Oslo, August 31 is a film I had already seen and already written about, so I won’t dote much more on it. I will say that while I was left gutted the first time I watched it and I wasn’t exactly looking forward to another viewing, Oslo, August 31 was still deeply sad but strangely provoking. We were joined by writer/director Joachim Trier and he was an absolute delight to listen to. Clearly very intelligent and thoughtful. Very interested in seeing more work from him, hopefully soon, and be sure to watch the entire interview in the archive link at the bottom of this post.
Next, The Ballad of Narayama, a film that has been on my radar since being released by the Criterion Collection (if you don’t know, I’m addicted to buying Criterions). It was also the last entry in Ebert’s Great Movies feature. He made a last minute decision to include this feature and after viewing it, there seems to be a very profound reason for this that I won’t spoil, but I will say it has to do with his age at his passing. Briefly, The Ballad of Narayama is a folk tale of sorts about a struggling village that sends their elders up the mountain to starve while allowing the younger generations to prosper. It sounds morbid, and it is, but this is not an easy decision for all parties involved. The film is decidely Japanese, but not in a way I had ever really seen before. It has a very theatrical stage presence but in possibly the most clever way committed to film. I highly recommend reading Ebert’s Great Movies article on The Ballad of Narayama since it will do the film much more justice than I. David Bordwell joined us afterwards to speak on the film and offered some of his amazing analysis, which can be seen in the archive link at the bottom of this page.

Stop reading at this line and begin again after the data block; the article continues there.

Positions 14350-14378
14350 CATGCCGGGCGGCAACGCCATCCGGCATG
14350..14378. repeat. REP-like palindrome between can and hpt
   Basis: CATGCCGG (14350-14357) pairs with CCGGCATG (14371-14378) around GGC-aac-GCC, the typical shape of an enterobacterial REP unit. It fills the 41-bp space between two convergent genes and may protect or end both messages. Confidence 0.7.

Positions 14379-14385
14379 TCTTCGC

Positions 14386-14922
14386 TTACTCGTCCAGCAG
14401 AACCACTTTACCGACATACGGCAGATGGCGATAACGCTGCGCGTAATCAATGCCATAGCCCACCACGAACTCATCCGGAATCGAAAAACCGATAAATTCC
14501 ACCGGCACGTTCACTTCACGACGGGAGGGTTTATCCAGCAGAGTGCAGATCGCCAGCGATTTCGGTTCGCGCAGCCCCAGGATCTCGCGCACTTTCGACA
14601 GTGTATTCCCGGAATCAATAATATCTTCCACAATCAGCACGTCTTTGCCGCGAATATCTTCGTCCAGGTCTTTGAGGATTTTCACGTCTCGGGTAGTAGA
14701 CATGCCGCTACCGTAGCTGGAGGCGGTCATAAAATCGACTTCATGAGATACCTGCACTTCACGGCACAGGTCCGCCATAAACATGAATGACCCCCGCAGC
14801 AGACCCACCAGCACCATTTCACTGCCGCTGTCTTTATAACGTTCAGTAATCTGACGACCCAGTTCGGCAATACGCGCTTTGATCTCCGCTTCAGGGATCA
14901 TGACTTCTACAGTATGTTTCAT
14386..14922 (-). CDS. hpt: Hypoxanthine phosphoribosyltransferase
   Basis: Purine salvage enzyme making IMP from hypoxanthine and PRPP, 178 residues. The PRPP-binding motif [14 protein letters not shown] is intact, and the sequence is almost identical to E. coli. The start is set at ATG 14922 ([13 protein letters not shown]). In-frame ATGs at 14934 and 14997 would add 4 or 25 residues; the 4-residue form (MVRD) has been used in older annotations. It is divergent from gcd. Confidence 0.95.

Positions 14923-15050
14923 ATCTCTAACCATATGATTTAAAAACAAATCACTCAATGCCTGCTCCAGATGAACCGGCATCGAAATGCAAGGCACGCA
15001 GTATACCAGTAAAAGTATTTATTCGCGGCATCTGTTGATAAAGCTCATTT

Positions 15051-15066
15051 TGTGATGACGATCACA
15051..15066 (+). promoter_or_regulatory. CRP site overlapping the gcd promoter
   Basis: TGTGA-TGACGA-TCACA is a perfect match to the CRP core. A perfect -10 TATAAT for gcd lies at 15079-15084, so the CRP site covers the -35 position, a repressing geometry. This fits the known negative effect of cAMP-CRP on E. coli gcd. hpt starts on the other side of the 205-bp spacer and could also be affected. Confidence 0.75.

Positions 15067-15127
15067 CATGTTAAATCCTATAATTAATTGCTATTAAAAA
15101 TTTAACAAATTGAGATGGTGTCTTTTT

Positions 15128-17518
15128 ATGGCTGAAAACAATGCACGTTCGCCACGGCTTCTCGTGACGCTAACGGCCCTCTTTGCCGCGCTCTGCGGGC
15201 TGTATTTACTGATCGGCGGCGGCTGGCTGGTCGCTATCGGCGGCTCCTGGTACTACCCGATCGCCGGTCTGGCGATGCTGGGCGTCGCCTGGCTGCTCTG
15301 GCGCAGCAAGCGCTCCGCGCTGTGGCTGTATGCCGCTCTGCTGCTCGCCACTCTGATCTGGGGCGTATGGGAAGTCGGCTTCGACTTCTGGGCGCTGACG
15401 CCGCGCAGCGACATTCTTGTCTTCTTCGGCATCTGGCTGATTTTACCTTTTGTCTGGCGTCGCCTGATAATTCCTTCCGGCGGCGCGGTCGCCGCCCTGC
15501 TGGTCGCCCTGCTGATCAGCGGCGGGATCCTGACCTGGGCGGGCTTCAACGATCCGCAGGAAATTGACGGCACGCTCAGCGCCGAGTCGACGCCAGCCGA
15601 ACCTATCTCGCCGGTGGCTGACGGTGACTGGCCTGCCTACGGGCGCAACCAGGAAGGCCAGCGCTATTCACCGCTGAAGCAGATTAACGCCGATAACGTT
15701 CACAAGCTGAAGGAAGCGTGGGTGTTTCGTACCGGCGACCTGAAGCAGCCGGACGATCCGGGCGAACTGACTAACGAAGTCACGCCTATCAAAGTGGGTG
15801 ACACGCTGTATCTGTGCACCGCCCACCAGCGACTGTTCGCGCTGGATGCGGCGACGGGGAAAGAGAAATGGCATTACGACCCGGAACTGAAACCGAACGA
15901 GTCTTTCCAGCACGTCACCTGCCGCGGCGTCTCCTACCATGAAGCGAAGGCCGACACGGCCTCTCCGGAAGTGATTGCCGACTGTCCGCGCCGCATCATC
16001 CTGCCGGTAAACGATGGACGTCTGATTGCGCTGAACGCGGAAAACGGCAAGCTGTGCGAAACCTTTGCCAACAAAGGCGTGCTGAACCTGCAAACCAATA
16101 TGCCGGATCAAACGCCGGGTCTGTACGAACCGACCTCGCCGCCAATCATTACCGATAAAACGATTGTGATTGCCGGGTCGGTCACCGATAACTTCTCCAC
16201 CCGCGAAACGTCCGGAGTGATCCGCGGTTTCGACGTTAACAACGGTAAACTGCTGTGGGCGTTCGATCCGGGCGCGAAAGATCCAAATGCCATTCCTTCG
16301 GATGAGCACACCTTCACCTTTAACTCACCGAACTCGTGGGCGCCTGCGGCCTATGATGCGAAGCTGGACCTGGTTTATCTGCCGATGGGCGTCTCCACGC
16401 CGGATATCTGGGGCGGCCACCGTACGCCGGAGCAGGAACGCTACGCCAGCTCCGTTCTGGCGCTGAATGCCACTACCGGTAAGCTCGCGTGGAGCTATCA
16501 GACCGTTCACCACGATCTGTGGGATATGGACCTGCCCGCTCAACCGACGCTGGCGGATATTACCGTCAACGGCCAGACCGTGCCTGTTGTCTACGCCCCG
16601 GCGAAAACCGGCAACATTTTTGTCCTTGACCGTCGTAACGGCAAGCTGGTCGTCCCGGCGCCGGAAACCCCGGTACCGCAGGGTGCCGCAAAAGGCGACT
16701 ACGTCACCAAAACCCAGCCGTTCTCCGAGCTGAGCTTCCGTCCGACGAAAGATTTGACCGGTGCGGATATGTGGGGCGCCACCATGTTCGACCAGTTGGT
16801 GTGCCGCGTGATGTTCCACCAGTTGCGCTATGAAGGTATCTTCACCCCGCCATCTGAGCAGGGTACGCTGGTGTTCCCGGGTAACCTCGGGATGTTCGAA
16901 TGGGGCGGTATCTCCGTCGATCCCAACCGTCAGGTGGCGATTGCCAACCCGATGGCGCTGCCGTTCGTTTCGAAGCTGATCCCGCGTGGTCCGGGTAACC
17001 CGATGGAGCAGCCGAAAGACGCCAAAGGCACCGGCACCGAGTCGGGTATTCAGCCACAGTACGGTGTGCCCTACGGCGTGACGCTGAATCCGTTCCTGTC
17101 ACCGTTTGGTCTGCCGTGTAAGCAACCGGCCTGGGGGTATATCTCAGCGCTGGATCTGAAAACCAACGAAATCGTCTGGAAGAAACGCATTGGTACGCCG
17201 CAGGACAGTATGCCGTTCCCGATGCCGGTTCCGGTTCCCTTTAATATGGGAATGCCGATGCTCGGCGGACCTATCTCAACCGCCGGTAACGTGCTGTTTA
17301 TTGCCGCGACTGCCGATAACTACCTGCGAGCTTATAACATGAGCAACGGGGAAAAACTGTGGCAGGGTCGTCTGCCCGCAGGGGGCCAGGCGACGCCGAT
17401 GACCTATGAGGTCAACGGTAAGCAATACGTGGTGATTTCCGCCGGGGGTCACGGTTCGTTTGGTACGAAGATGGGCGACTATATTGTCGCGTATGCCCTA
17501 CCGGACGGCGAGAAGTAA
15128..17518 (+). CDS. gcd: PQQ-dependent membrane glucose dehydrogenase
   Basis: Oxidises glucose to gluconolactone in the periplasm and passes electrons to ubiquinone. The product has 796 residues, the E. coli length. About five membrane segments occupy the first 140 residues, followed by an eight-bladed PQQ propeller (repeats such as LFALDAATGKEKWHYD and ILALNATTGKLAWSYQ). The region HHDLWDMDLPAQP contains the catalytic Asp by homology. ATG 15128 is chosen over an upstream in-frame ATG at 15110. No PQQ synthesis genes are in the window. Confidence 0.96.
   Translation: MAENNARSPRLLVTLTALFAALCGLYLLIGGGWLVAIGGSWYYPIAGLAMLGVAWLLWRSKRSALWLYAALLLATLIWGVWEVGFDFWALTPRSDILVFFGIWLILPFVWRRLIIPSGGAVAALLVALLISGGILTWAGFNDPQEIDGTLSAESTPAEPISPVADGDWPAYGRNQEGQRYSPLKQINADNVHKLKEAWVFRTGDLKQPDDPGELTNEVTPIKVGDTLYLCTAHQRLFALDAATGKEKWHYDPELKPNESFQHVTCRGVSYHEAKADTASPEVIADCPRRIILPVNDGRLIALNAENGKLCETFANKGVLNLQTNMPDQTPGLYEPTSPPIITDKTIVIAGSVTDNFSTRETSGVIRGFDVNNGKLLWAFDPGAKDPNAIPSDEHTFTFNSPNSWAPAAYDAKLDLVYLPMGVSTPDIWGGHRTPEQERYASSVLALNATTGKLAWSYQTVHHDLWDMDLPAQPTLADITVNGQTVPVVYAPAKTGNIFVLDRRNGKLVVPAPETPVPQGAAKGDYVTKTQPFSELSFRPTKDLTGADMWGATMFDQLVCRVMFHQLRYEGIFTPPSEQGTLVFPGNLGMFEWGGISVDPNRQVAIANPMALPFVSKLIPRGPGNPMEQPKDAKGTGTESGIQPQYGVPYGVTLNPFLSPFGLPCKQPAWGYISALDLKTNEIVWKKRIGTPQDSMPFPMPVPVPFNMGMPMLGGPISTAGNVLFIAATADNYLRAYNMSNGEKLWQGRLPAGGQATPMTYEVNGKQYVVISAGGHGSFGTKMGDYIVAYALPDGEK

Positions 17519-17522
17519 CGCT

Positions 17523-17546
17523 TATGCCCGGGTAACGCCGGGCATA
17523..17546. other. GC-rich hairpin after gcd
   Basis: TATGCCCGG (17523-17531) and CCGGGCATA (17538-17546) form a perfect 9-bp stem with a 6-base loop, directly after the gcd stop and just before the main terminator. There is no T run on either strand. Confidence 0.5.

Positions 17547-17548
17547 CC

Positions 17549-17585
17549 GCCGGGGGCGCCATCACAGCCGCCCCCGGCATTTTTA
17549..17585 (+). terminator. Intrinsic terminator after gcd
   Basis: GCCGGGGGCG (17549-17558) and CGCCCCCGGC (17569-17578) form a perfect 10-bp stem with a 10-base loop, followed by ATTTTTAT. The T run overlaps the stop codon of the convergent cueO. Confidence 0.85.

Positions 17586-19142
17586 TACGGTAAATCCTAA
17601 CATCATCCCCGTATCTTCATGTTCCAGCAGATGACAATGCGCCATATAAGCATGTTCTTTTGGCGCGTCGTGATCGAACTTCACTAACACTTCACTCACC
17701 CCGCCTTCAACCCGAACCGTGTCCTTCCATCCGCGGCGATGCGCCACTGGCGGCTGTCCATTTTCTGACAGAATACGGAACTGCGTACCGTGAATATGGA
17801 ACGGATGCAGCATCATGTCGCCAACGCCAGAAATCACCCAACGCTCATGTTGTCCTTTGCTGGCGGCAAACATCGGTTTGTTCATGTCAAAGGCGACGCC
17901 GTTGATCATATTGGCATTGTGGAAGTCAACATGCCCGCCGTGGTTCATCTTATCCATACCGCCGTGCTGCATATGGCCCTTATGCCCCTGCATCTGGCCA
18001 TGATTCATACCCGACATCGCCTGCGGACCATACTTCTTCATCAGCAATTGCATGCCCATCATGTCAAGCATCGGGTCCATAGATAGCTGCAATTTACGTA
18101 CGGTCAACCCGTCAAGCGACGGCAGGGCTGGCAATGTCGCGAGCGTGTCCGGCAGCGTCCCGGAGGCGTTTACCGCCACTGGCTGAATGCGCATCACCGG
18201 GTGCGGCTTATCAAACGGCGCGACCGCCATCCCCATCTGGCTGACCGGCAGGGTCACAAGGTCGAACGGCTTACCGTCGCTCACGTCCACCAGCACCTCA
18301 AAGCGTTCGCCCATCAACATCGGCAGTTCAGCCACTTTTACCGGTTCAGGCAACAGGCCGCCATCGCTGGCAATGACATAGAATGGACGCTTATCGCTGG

Closing off day three was a film I had never heard of, and I presume most (perhaps all) of you have not either, Julia. Starring the illustrious Tilda Swinton, who plays the eponymous protagonist. Though to call her a protagonist is hard since she is a scheming alcoholic that kidnaps a child for ransom and ends up getting in deeper at every turn. It’s almost so complex it seems like a Coen brothers film at times, but the intensity of both Tilda and the other actors in Julia is nothing short of incredible. I strongly urge you to seek this one out, it’s one of the best thrillers I’ve seen. We were also blessed to have Tilda Swinton join us and speak of the film. Admittedly, my exposure to Swinton’s films is spotty but I’ve always been drawn to her work. I can honestly say that her performance here impressed the hell out of me possibly more than anything else I’ve seen from her. Afterwards, we tried staying behind to get a chance for a picture with lovely Tilda, but were unable. Pretty much a huge bummer, but here’s hoping the opportunity arises again. Be sure to watch Tilda’s interview from the archive link below.